After a quick drive to Pensacola Naval Air Station, where Robert had reserved a pair of adjacent sites in a great campground on the base, we had time for afternoon play in the Gulf.
Next day, though, was the big day: a morning at the Naval Aviation Museum. We’ve been here many times before, but it’s always special. There are numerous World War II naval aircraft in the museum’s collection, and most of them figure prominently in family lore.
I repeated some of the stories my dad told me about flying the Corsair, most notably how it earned its reputation as an “ensign killer.” The combination of a long nose that obscured the carrier on approach (which necessitated a turning approach to the ship, straightening out only at the last moment), plus a 2000 horsepower double-radial engine so powerful that a clumsy hand on the throttle would torque-roll the aircraft, meant that flying a Corsair onto the deck of a pitching carrier was not something to be undertaken by the inexperienced. At least not twice.
Then back to the campground, more beach time, a wonderful dinner of ersatz Chick-Fil-A homemade chicken sandwiches, and then evening playtime at the beach catching ghost crabs. (Which causes one to wonder: why does the following exchange occur in real life? “Ow, ow, it’s pinching me!” “Then put it down.” “No. I don’t want to.”) Maybe there’s some genetic remnant of an evolutionary ancestor that explains such things. Something to think about someday…
Next, off to Yogi Bear Jellystone Park (seriously?) before the last push to Tampa.
At long last, the Washington emigrees made it to New Orleans and we met up with them (rather inauspiciously in a WalMart parking lot) and headed to the campground at the New Orleans Naval Air Station for a couple days. We spent the first afternoon tending to an electrical matter so that they could have a working air conditioner (an important feature of “camping” in southern Louisiana), and then had to make plans for the following day.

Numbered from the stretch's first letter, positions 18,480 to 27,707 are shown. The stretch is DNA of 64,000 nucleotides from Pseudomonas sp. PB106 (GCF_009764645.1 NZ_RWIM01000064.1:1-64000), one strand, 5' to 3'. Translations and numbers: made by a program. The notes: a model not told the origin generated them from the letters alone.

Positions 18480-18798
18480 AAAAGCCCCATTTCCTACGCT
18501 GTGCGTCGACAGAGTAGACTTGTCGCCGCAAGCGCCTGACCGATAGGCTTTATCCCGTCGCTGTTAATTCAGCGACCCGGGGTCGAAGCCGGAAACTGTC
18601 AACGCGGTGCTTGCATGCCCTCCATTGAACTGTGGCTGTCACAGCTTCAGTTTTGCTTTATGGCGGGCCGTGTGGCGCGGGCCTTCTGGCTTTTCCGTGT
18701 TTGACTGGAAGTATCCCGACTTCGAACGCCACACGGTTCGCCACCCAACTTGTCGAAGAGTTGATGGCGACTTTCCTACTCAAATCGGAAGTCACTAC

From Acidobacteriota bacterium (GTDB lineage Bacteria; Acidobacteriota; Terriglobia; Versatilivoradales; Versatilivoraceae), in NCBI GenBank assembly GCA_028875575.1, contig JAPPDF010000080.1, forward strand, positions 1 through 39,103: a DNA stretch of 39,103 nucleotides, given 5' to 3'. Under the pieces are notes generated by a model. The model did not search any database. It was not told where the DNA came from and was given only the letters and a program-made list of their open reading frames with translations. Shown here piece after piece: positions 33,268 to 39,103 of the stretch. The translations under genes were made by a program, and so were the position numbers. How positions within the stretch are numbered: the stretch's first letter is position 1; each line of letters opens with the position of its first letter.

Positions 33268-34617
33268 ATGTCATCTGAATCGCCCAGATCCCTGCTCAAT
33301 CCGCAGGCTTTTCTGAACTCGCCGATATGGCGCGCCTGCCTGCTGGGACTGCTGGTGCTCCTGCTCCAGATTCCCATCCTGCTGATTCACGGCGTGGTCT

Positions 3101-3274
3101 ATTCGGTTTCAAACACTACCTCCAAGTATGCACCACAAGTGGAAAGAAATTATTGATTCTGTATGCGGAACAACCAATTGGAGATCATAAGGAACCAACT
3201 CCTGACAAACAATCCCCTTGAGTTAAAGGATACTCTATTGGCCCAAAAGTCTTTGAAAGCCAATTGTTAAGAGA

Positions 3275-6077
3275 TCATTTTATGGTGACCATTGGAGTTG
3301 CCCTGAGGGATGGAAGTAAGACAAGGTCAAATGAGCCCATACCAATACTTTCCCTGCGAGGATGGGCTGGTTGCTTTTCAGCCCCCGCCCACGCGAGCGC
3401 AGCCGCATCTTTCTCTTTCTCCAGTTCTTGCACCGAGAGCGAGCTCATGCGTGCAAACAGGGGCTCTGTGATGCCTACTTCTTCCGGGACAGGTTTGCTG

The original plan was to take to the boys to the World War II Museum, but based on our impressions, and after a discussion with Robert and Laura, we decided the boys would profit more from the experience if they were a few years older. So, what else to do? Tour New Orleans cemeteries? No. Sample some cajun fare? No. Visit some jazz clubs? No. The “other kind” of clubs? Probably not for a few years. Swamp excursion? Nope. Maybe a “Confederacy of Dunces” tour? (There actually is a statue of Ignatius J. Reilly somewhere in New Orleans.) Don’t think a two-year-old would appreciate the literary significance of that tour.
Finally, Robert and Laura hit on the perfect solution: a tour on the riverboat Natchez, along with a buffet lunch aboard. Perfect for little boys and, actually, pretty interesting for the grownups as well. The most grownup-engaging part of which is that we actually got to tour the engine room. Except that the boiler is power by diesel fuel instead of coal, these are the real thing: huge steam-driven push-pull pistons driving the two arms of the paddle wheel, with no supplemental drive (i.e., no “cheating” with propellers).
Then back to the campground for a quick trip to the PX for haircuts (technically the NEX), then back to several hours of the boys doing drag races and 100-yard dashes on the campground road.
We’re depleted. We’ve spent the past couple days at the National World War II Museum in New Orleans. This was a bucket list item for both of us and was supposed to be a stroll through a period of U.S. history that both of us could relate to, me because of my dad’s role as a Navy pilot in World War II, and Wendy’s because of her dad’s role as a B-17 pilot. Easy-peasy, connect with our parents’ era, see some exhibits, maybe see a 1940s musical show, and wait for Robert and family to show up in a couple days.